During Covid-19, discussions are slipping towards confrontation – who is to blame for doing or for not doing something, what is right and what is wrong, what is true and what is not. The way we talk to each other strikes me as depressing, and at times even cruel. Particularly online discussions follow ghastly rhetoric that seems only be getting worse. It’s “if you are not with me, you are against me”.
We have witnessed similarly gloomy communication in politics, where people give each other the harshest personal blows to undermine their trustworthiness. Think about Donald Trump telling Joe Biden in a presidential debate: ”There’s nothing smart about you, Joe”, continuing that “in 47 years, you’ve done nothing.” (Caldera 2020). Nice, aye?
Why bring this up? The way we speak to each other is crucial, because we influence, and are influenced by others. Aristotle and other philosophers following him posit that the art of persuasion, or rhetoric, consists of ideas (logos), emotions (pathos), and the morality of the speaker (ethos). It is the last, ethos, that is now under attack. It seems no more matter what is said if you can with strong – and negative – emotional communication direct attention to all the shortcomings a person has, and thereby undermine his or her credibility.
I am arguing that the focus on personal characteristics distracts us from what we should be focusing on: content. At the same time, we need to accept that there are few absolute universal truths in science because of the many factors playing in. Particularly during a new situation, such as a previously unknown pandemic, we should remember that science is a winding path of trial and error during which knowledge evolves. What was held true yesterday may not apply today, because we are capable of critically assessing evidence and drawing new conclusions accordingly.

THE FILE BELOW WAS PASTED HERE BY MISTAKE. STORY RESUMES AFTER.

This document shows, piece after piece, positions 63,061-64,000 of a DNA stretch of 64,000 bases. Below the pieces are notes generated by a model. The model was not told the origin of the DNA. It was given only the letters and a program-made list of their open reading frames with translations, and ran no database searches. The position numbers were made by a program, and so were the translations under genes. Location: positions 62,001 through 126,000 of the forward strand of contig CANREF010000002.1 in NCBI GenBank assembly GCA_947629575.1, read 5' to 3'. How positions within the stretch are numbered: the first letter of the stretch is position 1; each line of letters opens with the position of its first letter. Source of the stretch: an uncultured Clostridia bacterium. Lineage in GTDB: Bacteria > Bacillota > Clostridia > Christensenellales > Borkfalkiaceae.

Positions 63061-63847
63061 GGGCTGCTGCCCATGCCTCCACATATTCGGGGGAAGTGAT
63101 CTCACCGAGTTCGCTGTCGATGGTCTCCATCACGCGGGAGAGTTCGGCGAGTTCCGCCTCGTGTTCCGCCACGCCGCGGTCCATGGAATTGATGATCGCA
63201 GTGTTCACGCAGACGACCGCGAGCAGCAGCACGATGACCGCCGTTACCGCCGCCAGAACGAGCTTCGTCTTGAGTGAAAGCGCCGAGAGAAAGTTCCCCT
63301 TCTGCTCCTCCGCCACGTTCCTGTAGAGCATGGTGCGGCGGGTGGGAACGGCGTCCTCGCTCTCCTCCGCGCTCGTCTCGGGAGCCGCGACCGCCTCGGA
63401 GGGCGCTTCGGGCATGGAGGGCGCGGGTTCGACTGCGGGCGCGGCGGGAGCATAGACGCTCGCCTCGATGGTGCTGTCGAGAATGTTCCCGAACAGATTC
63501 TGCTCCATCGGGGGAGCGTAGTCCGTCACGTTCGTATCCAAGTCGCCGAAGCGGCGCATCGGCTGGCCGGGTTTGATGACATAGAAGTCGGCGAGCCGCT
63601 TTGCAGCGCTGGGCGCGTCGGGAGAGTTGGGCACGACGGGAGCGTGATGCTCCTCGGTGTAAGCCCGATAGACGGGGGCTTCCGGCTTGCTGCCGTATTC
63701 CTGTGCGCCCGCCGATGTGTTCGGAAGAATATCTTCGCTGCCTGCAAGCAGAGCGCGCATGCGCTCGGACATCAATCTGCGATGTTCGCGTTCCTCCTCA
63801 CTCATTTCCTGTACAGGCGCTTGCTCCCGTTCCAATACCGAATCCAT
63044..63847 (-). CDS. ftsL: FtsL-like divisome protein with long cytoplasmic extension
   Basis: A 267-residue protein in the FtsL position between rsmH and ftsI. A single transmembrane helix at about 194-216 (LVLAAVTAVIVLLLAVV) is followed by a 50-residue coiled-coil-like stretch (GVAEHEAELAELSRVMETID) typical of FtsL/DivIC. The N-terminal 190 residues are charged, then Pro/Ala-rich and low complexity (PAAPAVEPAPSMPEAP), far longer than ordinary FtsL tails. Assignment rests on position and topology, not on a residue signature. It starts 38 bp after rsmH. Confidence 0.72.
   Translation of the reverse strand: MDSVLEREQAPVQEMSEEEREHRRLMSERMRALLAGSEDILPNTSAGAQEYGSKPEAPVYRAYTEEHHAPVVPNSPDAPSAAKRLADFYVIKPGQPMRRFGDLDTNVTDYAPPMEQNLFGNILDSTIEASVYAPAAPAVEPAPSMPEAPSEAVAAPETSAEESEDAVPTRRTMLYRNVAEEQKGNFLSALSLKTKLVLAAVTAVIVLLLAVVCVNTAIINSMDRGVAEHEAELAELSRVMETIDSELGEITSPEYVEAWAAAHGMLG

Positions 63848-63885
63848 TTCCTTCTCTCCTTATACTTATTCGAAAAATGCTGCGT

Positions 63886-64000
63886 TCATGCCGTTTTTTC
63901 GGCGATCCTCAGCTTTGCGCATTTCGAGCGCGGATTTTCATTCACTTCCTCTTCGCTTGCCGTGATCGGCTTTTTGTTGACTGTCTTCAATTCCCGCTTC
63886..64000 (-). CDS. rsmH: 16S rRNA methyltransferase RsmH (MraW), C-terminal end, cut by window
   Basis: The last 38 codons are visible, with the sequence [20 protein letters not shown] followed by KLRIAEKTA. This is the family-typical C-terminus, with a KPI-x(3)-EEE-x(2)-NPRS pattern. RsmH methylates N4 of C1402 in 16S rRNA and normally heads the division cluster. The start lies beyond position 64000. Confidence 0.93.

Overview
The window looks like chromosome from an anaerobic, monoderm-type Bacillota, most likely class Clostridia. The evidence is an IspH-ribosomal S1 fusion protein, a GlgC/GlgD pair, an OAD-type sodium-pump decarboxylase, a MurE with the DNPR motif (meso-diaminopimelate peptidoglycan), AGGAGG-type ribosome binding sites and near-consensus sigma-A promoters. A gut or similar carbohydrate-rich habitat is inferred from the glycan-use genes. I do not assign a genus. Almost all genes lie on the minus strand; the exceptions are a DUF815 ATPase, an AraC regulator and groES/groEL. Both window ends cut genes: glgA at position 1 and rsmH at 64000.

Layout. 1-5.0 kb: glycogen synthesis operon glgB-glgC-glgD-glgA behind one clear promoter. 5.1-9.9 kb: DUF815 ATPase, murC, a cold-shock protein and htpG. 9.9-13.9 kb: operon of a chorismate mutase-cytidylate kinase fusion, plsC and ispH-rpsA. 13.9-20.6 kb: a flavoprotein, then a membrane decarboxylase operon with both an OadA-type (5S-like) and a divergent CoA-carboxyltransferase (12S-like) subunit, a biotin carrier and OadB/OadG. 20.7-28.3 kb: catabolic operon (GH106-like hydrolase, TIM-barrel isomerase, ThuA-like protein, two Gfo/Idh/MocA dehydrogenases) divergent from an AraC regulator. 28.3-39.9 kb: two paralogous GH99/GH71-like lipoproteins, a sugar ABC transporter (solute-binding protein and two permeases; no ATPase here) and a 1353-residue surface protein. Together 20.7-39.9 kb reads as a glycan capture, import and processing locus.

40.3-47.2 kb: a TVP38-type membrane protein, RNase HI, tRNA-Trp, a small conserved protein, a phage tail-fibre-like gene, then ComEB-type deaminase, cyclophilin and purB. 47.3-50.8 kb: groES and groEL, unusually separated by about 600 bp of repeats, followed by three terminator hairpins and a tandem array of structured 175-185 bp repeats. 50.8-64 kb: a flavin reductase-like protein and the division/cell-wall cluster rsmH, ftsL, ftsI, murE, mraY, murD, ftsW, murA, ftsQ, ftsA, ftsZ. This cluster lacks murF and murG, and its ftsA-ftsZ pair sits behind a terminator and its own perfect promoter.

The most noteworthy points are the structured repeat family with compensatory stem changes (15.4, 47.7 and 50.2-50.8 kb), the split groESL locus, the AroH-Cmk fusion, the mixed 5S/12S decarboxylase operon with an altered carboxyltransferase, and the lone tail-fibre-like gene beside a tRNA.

Think about the title in Kauppalehti’s column on the 21st of October 2020, freely translated as “Whatever you do during a pandemic, you are shit”. This column collects headlines with opposing advice for the public regarding Covid-19. Sure, witty, but is this really what we want to convey to people? That media knows nothing? That scientists know nothing? That we are playing a lose-lose game where there are no good choices? One would wish for a bit of hope amidst all the bad news.
One way to keep spirits up is focusing on what we are doing well and what could be improved. We are in this together and can get through this together, not by playing against each other. My advice is: keep your eyes on the ball. And the ball is living our lives, now, today. Not tomorrow or when other people think more like us.
You could blame me for naivety for taking this stance for positivity. A Facebook friend complained that seemingly intelligent people post office dog photos instead of mentally stimulating posts. Guilty as charged. Personally, I see enough pretty, witty, sarcastic, mean, and sometimes downright evil posts. I much prefer to direct attention to my office dog. So here you go, one more picture: Keep your eyes on the good things – the people (and pets) we love, and the things we can do to create meaning in our lives!
Liikesivistysrahasto Associate Professor in Marketing
Caldera, C. (2020)https://eu.usatoday.com/story/news/2020/09/29/presidential-debate-trump-biden-theres-nothing-smart-you/3582861001/
Kauppalehti Optio (2020) Teit pandemiassa mitä tahansa, olet paska. Kolumni 21.10.2020.
Photo: Johanna Gummerus